DemocracylsAJoke–You’re absolutely right. The US has no credibility in promoting democracy. In fact, someone working to build the institutional framework for democracy in Iraq told me that Iraqi legislators regard America as a “failed model of democracy.”
    It’s time for a cessation of any American effort related to democracy promotion. US promtion of democracy wasn’t all that credible before Bush, but now it’s totally not credible.
    And America can still make a positive contribution by refraining from propping up flagrant despots, particularly those that Bush lumps into the “democracy” camp.


  20. DemocracyIsAJoke says:

    JohnH, don’t you think the US has lectured people quite enough on “democratization”? Maybe its time to treat other nations with respect instead of talking down to them and ordering them around like coolies.
    Your discussion of ME “elites” versus “masses” is nice but how can we expect anyone to take democratization talk seriously?


  21. Spunkmeyer says:

    Seems as though we have reached a tipping point where affairs
    abroad are not viewed through the prism of U.S. leading the
    charge. We’ve been so sullied by numerous abuses and basic
    violations of what America supposedly represents, you really can’t
    help but agree with the idea that our allies almost cringe at the
    thought of our involvement.
    Once the Euro is finalized as the currency of choice, I doubt we’ll
    ever go back to “the way it was.”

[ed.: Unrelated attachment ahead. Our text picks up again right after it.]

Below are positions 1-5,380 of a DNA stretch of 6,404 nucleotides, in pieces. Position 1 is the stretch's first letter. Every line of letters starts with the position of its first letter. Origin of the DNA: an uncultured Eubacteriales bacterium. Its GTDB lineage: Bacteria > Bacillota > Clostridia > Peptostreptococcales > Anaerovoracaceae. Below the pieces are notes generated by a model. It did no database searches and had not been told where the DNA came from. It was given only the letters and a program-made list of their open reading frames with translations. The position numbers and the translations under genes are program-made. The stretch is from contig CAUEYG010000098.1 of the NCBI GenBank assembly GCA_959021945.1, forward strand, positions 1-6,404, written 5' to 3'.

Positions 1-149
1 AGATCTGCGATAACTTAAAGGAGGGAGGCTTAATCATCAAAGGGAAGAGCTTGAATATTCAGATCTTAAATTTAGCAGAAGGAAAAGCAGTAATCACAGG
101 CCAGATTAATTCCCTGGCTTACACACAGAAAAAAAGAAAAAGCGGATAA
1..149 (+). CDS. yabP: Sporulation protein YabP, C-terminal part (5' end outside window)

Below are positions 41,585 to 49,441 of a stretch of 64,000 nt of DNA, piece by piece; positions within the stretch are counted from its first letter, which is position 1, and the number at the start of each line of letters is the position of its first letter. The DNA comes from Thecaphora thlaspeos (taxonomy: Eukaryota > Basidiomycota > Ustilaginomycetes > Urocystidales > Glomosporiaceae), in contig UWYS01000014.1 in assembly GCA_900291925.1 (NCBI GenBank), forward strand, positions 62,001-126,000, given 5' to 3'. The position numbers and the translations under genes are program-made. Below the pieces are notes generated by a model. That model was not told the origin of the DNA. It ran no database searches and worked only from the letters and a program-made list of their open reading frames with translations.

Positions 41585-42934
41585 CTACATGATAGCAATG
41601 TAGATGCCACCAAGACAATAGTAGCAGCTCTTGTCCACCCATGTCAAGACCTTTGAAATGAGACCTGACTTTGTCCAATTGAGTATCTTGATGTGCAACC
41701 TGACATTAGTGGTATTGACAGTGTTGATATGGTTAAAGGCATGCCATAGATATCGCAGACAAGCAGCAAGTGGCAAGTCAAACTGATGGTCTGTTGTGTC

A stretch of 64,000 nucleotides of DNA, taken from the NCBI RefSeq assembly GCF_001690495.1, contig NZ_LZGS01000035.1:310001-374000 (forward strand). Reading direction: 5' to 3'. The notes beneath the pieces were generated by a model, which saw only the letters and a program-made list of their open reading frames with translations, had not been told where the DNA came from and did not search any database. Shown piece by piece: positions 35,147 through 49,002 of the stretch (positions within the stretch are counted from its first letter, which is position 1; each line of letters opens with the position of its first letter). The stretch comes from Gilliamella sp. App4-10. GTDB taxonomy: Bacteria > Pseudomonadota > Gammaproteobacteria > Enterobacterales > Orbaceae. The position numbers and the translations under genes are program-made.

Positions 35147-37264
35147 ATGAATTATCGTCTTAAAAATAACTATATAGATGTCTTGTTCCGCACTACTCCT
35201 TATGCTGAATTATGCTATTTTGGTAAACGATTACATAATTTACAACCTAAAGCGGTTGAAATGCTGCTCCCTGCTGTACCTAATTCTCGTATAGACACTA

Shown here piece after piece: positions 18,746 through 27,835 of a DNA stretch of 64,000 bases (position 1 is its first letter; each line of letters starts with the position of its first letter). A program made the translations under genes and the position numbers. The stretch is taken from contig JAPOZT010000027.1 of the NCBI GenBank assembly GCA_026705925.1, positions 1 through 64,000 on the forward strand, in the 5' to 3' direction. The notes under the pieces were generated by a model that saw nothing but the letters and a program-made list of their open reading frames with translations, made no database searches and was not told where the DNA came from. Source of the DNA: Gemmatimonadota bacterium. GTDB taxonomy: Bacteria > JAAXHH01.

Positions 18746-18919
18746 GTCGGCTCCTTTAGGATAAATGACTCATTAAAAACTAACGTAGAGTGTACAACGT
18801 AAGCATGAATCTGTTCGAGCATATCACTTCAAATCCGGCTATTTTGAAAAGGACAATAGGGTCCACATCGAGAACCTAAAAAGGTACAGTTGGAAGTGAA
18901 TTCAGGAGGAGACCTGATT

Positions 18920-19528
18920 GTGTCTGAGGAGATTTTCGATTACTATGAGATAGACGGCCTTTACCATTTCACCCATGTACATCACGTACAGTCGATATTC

22. JohnH says:

    The inner circles of the despotic regimes the US props up have good reason to worry. They are all sitting on a powder keg. Their close association with Bush makes them extremely vulnerable. And their tacit support of Bush’s Palestinian policies makes them doubly vulnerable.
    The best thing a new administration could do is pressure our friends to open their countries to democracy, so that the alienated masses have a way to get redress for their grievences. So far Bush puts pressure only on America’s opponents–allies are presumed to be “democratic” in Bush World.
    But democracy won’t help the elites that Steve talks with. They’re irreparably tainted.
    The status quo means they’re sitting on a powder keg and change means they’ll be swept away. No wonder they have a sense of hopelessness!


  23. Edward Lane says:

    When will the role of other nations in the matters of the Middle East be discussed by the candidates? When will we stop trying to save the world that doesn’t want to particiapte in the saving? What is it that we don’t understand?


  24. Edward Lane says:

    There has to be a reason for the situation as it is seen. Here are some choices:
    1. The U.S. can, in fact, have little or no positive impact. It’s up to the local governments.
    2. The U.S. can have a positive impact on the region, but stating it is perceived by the candidates to be a risk to an election if announced ahead of time.
    Seems to me, it has to be one or the other.